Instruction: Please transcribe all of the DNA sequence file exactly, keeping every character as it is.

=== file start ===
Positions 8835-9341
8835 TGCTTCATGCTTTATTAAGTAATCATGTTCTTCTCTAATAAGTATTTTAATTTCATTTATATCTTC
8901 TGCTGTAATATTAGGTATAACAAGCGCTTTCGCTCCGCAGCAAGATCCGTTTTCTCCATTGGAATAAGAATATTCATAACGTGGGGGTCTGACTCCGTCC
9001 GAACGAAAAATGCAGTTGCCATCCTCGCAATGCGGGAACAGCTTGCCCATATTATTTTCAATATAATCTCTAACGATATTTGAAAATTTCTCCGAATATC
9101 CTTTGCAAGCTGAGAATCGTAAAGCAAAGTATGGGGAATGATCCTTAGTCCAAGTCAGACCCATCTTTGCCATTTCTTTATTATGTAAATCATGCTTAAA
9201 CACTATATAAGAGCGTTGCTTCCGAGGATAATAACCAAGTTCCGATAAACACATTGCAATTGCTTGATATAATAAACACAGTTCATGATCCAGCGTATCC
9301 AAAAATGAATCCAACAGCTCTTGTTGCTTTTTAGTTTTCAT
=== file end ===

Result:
Positions 8835-9341
8835 TGCTTCATGCTTTATTAAGTAATCATGTTCTTCTCTAATAAGTATTTTAATTTCATTTATATCTTC
8901 TGCTGTAATATTAGGTATAACAAGCGCTTTCGCTCCGCAGCAAGATCCGTTTTCTCCATTGGAATAAGAATATTCATAACGTGGGGGTCTGACTCCGTCC
9001 GAACGAAAAATGCAGTTGCCATCCTCGCAATGCGGGAACAGCTTGCCCATATTATTTTCAATATAATCTCTAACGATATTTGAAAATTTCTCCGAATATC
9101 CTTTGCAAGCTGAGAATCGTAAAGCAAAGTATGGGGAATGATCCTTAGTCCAAGTCAGACCCATCTTTGCCATTTCTTTATTATGTAAATCATGCTTAAA
9201 CACTATATAAGAGCGTTGCTTCCGAGGATAATAACCAAGTTCCGATAAACACATTGCAATTGCTTGATATAATAAACACAGTTCATGATCCAGCGTATCC
9301 AAAAATGAATCCAACAGCTCTTGTTGCTTTTTAGTTTTCAT